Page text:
A top cybersecurity firm saw a sharp increase of malware attacks against users who were attempting to download the final season of acclaimed Game of Thrones series.
In a report, Kaspersky Lab found that many users who were trying to download episodes of the season got infected by malware, or malicious software, instead.
Fans in many parts of the world, including the Philippines, anticipated each episode of Season 8 of HBO’s Game of Thrones as this is the final season of the fantasy medieval epic after nearly a decade onscreen.
Approximately 3,000 attempted attacks per day were detected by researchers of Kaspersky Lab and these vary per episode.
“The premiere of each episode was accompanied by a long tail of attacks targeting users who were trying to download the newly released episode. Instead of getting the latest episode, fans received malware disguised behind the name of the show,” the report said.
The third episode titled “The Long Night” triggered the highest number of detected attempts with nearly 1,500 attacked users.
The lowest recorded was after the release of the final episode titled “The Iron Throne.” The number of attacks range between 500 and 1,000 with less than 500 victims.
“Kaspersky lab researchers have found that the average daily number of attacks on users that involved malware disguised as an episode of Game of Thrones, was around 300-400. This number jumped to around 1,200 for the three to four days following the release of each new episode: a three to four-fold increase in malicious activity,” Kaspersky researchers said.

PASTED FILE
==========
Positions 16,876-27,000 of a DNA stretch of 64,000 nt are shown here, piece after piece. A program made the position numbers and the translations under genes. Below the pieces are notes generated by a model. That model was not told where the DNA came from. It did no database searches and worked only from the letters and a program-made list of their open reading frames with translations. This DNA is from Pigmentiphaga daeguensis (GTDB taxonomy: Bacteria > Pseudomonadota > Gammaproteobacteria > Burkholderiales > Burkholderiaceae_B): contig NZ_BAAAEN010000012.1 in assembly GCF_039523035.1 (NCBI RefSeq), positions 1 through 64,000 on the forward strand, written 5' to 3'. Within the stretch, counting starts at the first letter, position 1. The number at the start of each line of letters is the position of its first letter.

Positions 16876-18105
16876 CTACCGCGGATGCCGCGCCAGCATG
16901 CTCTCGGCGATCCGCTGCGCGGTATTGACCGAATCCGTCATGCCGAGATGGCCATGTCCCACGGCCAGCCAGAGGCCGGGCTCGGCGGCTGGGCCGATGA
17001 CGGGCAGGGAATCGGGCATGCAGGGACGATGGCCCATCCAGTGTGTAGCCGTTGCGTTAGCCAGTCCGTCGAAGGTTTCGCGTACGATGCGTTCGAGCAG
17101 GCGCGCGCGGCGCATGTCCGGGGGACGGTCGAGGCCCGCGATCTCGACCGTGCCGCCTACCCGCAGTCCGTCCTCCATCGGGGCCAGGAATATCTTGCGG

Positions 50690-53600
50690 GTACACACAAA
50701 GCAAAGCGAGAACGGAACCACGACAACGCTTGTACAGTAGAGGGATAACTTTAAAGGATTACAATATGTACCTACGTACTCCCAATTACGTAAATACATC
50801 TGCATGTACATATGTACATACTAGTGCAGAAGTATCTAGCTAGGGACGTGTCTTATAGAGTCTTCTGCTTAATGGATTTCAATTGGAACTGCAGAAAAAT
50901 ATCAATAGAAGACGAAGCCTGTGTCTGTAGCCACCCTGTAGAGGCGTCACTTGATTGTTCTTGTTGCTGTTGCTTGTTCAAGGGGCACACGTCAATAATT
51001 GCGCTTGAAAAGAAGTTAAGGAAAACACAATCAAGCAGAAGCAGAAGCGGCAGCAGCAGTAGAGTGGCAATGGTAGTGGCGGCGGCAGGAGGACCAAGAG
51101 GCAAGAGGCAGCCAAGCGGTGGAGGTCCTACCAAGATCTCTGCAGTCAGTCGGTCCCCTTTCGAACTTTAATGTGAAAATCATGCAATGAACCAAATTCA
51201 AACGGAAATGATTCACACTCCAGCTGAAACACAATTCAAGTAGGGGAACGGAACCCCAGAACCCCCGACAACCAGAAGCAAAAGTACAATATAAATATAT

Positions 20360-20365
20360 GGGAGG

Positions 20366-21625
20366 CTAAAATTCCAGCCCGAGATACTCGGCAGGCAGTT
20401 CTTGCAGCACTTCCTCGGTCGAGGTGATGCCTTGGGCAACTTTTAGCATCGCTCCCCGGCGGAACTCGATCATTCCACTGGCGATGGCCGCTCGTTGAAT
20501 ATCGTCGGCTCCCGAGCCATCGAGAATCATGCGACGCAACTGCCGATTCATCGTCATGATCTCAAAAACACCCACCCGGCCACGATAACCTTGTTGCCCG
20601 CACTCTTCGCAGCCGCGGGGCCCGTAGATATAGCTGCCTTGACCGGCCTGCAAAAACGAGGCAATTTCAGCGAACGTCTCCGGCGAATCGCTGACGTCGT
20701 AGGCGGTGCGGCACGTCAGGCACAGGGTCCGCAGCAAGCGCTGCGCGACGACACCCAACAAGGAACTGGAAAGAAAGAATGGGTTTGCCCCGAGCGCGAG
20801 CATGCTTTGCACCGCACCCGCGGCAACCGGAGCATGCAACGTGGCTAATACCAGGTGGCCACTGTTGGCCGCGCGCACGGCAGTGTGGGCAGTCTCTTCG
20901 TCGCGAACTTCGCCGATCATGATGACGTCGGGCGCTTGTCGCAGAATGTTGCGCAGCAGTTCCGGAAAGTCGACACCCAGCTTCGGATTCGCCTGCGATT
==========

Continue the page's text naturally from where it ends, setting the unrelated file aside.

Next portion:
These incidents of scamming also happened during the premiere of Avengers: Endgame.
Streaming websites disguised as free were also cited as “another attack vector,” the researchers explained, as they were actually “designed to extract sensitive data from users.”
The researchers explained similarities between the present scheme and that of the latest Avengers movie.
“We see shared TTPs (tactics, techniques and procedures) across the phishing websites where scammers try to steal users’ details by promising a pirated movie before its official premiere. We believe there is a certain group of threat actors that methodically hunts fans of popular movies and TV productions, adjusting schemes dynamically according to pop-cultural happenings,” said Tatyana Sidorina, security researcher at Kaspersky Lab.
Malware is basically short for “malicious software.”
Merriam-Webster defines malware as “a software designed to interfere with a computer’s normal functioning.”
Kaspersky provided tips to users on how to prevent malware from infecting their devices:
- Avoid questionable websites, especially the ones that distribute pirated content.
- Don’t enter any information especially credit card details on a website you have no reason to trust.
- Do not use the same password for different web pages. Use a password manager instead.
- Use reliable antivirus software with protection from online scams and phishing.